Haskell IDE Support (hie-core lsp Sept. 2019)

Sep 7, 2019

EDIT: This project has been renamed to ghcide now; you can find it here!

Here's a super quick guide on adding hie-core to your workflow!

Disclaimer; this post depends on the state of the world as of Saturday Morning, Sept. 7th 2019; it's likely changed since then. I'm not a maintainer of any of these libraries, and this is a complicated and confusing process. There's a good chance this won't work for you, but I'm afraid I can't support every possible set up. Use it as a guide-post, but you'll probably need to fix a few problems yourself. Feel free to let me know if things are broken, but I make no guarantees that I can help, sorry! Good luck!

This is a guide for using it with stack projects, or at least using the stack tool. If your project isn't a stack project, you can probably just run stack init first.

hie-core currently requires a whole suite of tools to run, including hie-bios, hie-core, and haskell-lsp. Each of these need to be installed against the proper GHC version and LTS that you'll be using in your project. This is a bit annoying of course, but the end result is worth it.

We need separate binaries for every GHC version, so to avoid getting them all confused, we'll install everything in LTS specific sandboxes!

If you've got all those running, time to go for a walk, or make a cup of tea. It'll take a while.

If you're using an LTS OLDER than 14.1 then haskell-lsp will probably be too old to work with hie-core; you can try to fix it by adding the following to your extra-deps:

- haskell-lsp-
- haskell-lsp-types-

If that doesn't work, sorry, I really have no idea :'(

Okay, so now we've got all the tools installed we can start configuring the editor. I can't tell you how to install it for every possible editor, but the key parts to know is that it's a language server, so search for integrations for your editor that handle that protocol. Usually "$MyEditorName lsp" is a good google search. Once you find a plugin you need to configure it. Typically there's a spot in the settings to associate file-types with the language server binary. Punch in the Haskell filetype or extensions accordingly, the lsp binary is stack exec hie-core -- --lsp; this'll use the hie-core you install specifically for this LTS, and will add the other dependencies to the path properly. You'll likely need to specify the binary and arguments separately, see the following vim setup for an example.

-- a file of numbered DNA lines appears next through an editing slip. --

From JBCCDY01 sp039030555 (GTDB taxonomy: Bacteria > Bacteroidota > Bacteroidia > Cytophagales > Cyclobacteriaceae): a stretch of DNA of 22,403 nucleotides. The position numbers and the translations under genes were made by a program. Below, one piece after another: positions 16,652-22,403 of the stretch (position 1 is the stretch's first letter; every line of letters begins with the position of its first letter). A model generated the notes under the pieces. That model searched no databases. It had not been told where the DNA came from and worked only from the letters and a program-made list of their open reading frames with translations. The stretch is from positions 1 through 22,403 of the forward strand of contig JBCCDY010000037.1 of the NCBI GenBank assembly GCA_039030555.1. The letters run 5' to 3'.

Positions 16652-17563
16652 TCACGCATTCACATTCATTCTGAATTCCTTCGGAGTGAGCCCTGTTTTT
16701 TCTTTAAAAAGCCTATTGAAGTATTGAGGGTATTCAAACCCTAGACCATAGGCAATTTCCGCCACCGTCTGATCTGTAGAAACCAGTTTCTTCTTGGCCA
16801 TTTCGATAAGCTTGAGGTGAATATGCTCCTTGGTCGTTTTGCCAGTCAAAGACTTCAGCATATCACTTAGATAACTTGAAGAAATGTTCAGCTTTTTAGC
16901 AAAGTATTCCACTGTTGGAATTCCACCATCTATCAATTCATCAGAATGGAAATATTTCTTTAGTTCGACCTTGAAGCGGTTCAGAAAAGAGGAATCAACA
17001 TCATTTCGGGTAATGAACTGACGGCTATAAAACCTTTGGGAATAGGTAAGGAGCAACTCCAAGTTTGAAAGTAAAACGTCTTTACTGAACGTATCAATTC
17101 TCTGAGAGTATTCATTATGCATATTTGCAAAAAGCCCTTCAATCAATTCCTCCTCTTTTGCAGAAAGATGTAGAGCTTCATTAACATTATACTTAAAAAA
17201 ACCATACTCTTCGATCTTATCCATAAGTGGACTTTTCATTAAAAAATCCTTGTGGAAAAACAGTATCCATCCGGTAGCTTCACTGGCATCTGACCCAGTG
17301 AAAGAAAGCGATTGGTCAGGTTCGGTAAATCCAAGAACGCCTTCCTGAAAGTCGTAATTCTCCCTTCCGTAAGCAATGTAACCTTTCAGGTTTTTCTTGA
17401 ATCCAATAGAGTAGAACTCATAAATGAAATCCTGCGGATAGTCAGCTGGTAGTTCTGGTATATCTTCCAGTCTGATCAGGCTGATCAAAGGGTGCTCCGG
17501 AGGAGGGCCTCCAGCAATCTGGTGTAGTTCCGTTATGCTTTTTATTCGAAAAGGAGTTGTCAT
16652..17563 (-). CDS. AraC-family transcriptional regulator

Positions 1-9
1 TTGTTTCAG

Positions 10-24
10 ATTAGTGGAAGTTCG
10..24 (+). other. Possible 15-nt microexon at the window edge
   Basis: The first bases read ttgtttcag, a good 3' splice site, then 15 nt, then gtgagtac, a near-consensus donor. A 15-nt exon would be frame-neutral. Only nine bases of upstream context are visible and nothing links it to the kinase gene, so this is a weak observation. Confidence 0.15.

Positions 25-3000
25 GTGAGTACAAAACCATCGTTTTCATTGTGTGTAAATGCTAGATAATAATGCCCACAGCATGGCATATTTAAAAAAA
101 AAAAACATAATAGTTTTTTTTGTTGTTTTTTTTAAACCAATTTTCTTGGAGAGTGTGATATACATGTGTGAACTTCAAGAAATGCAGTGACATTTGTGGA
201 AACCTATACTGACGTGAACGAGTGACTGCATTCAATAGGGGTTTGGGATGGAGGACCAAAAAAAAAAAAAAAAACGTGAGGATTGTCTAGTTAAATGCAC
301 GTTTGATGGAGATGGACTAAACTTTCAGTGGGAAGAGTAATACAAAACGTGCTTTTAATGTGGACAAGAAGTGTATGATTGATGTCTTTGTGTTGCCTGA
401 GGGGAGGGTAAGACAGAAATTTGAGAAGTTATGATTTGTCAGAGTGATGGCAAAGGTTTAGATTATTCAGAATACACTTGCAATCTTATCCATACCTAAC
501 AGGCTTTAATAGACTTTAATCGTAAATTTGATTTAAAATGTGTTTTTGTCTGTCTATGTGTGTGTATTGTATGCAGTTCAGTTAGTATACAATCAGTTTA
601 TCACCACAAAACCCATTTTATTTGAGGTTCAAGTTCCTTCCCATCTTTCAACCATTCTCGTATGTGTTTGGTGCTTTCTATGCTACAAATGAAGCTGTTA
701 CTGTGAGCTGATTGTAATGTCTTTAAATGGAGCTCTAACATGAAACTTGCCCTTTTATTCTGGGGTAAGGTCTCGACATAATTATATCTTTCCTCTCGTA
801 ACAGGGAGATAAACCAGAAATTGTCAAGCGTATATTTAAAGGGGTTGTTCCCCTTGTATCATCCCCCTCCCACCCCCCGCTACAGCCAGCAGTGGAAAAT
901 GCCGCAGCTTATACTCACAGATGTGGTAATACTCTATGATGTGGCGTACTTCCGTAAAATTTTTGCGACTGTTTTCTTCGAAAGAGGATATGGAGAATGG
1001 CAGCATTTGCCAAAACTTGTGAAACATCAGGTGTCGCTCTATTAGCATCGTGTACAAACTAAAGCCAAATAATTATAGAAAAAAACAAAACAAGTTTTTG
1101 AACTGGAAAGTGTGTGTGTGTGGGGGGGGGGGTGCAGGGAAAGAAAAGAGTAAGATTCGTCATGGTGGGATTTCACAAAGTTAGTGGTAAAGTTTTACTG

Vim Setup

Here's my setup for using hie-core with Neovim using the amazing Coc plugin. Note that you'll need to install Neovim from latest HEAD to get proper pop-up support, if you're on a Mac you can do that with brew unlink neovim; brew install --HEAD neovim.

Follow the instructions in the Coc README for installing that however you like; then run :CocConfig inside neovim to open up the config file.

Here's my current config:

"languageserver": {
  "haskell": {
    "command": "stack",
    "args": ["exec", "hie-core", "--", "--lsp"],
    "rootPatterns": [
    "filetypes": [
    "initializationOptions": {
      "languageServerHaskell": {

Also make sure to read the Sample Vim Configuration for Coc to set up bindings and such.

After you've done all that, I hope it's working for you, if not, something crazy has probably changed and you're probably on your own. Good luck!

PS; I have a little bash script I use for installing this in every new project in case you want to see how terrible I am at writing BASH. It includes a helper which auto-adds all the necessary extra-deps for you: My crappy bash script

You'll probably need to run the script more than once as it attempts to add all the needed extra-deps. Hopefully this'll get better as these tools get added to stackage.

Hopefully you learned something 🤞! If you did, please consider checking out my book: It teaches the principles of using optics in Haskell and other functional programming languages and takes you all the way from an beginner to wizard in all types of optics! You can get it here. Every sale helps me justify more time writing blog posts like this one and helps me to continue writing educational functional programming content. Cheers!